THE STRATEGY is a timeworn one. In the guise of telling youth the dos and don'ts of life, V Productions' "Vayasu Pasanga" takes a voyeuristic trip into the psyche of the adolescent. The actual plot unfolds in the last 40 minutes, but by that time you are tired with the gibberish that has been going on for more than an hour.
Vicky (Anush), Pazhani (Jai Arvind) and Lakshmipathi (Master Manikandan) are school goers on the threshold of youth. And as can be expected, girls are an obsession. Trying out every trick from the naοve to the ridiculous, to woo the girls in their class, they soon find more than their match in Nandini (Vindhiya), Vicky's neighbour. The seductive siren conspires to kill her aging husband (Livingston) and drags the gullible boys into her game plan.
The boys become pawns in the plot that she hatches and find themselves behind bars. And if you thought the incarceration would cure of them of their malady, you're wrong. Their waywardness continues! The insipid sermonising from the leading lady about how parents should always keep vigil on their wards is just to tell you that the entire effort is only to bring out a message. But it fools nobody.
Not one of the parents of the three friends seems to have an iota of common sense. The boys cheat, steal money from home and squander it, rarely attend school and hardly devote time to studies. Yet their parents are nincompoops who believe in their sons' `straightforwardness' till the end! Wouldn't it occur to any of them that when they give money, which the sons claim has to be paid as examination fee, the results have to be looked out for at some stage?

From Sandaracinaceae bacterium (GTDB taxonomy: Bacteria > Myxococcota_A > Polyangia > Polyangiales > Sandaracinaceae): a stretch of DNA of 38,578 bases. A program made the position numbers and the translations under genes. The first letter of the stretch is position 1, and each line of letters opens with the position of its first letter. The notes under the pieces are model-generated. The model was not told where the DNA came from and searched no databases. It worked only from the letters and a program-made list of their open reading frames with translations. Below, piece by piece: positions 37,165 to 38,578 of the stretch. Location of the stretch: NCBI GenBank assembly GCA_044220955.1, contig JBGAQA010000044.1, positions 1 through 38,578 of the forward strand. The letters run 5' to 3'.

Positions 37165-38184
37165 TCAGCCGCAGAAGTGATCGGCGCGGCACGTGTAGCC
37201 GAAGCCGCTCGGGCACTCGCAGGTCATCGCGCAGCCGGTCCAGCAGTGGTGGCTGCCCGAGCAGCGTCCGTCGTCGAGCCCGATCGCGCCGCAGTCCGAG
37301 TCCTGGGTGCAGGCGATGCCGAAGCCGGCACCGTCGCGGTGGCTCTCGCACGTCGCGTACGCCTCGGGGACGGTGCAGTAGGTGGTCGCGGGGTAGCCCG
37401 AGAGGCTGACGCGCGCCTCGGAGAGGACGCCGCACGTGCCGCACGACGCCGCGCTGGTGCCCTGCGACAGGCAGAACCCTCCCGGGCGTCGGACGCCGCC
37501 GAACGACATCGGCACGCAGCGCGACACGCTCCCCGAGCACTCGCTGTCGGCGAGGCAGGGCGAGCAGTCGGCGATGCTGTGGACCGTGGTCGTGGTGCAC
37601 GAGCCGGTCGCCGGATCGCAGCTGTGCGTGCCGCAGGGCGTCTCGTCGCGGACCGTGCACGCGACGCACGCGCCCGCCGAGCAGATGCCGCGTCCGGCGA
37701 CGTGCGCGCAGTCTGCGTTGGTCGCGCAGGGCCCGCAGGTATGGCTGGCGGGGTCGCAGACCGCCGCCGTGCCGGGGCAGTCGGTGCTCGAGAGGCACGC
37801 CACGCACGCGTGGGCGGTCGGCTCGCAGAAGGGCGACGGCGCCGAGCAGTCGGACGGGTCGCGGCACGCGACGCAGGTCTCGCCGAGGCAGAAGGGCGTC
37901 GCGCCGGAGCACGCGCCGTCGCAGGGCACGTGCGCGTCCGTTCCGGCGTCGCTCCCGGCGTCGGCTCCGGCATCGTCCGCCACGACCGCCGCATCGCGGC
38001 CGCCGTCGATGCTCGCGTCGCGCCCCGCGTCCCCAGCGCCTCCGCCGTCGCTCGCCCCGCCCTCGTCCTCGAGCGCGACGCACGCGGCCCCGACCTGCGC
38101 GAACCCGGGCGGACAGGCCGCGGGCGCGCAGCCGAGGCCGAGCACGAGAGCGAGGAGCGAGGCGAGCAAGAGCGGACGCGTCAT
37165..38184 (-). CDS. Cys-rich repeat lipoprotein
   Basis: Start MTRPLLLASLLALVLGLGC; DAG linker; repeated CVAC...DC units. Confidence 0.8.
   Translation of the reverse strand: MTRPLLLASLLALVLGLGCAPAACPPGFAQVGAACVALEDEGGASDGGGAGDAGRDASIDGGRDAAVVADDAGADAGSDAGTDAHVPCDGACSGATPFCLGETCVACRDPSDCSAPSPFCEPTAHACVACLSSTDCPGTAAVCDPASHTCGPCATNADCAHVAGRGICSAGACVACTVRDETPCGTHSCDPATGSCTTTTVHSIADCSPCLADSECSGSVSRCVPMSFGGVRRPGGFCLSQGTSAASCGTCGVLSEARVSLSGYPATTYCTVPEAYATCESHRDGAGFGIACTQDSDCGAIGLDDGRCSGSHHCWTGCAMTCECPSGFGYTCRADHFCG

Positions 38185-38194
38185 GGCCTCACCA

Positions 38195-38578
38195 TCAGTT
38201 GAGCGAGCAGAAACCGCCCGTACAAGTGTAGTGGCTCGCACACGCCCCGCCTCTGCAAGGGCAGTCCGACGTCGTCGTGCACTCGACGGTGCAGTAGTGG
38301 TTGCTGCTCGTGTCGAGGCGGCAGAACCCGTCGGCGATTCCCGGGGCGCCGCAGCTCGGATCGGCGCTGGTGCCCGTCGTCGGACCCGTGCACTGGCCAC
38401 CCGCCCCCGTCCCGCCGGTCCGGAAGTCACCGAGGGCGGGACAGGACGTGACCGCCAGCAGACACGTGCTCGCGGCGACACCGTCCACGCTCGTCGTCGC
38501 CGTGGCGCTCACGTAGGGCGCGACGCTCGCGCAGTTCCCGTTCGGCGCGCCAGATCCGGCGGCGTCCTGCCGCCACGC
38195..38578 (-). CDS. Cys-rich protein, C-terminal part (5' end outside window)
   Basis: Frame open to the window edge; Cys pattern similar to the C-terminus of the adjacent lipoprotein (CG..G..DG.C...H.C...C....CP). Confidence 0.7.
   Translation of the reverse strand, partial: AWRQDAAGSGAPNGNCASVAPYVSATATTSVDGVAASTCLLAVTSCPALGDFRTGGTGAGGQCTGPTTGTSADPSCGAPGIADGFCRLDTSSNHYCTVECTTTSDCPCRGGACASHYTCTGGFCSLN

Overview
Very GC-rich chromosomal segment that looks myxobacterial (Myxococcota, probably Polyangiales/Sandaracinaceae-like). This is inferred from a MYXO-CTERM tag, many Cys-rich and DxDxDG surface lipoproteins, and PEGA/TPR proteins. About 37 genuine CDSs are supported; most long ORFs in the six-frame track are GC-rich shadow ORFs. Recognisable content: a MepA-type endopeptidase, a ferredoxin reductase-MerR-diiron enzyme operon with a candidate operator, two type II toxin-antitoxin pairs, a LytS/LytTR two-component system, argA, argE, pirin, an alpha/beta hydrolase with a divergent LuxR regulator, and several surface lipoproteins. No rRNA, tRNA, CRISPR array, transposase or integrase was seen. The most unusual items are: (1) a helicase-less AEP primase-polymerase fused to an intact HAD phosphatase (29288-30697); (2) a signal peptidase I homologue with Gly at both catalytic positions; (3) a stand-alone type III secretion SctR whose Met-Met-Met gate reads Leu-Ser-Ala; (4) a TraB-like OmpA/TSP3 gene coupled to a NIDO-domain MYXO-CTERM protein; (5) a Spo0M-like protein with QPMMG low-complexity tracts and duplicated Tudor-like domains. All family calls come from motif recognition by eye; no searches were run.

It is sad that Vindhiya, the young girl who made her debut with much hype in Suresh Krissna's "Sangamam" has been reduced to the role of a mere glamour doll these days. "Vayasu Pasanga" is another such film. Peru. Thulasi Pazhanivel's story is a hotchpotch of many cinema yarns spun together. Bharathi Kannan's screenplay, dialogue and direction lack maturity and finesse.
The exaggerated reactions, posture and body language of the actors and the backdrop in many scenes are more like that of a TV serial. There's nothing aurally touching about R. K. Sundar's music. The din in the name of re-recording is frightening. "Kamban Kattu... " sung by Manicka Vinayakam, salvages the music score ever so slightly.
The target is clear. The aim is obvious. And as long as mundane requisites are fulfilled, who cares for anything aesthetic or elevating?
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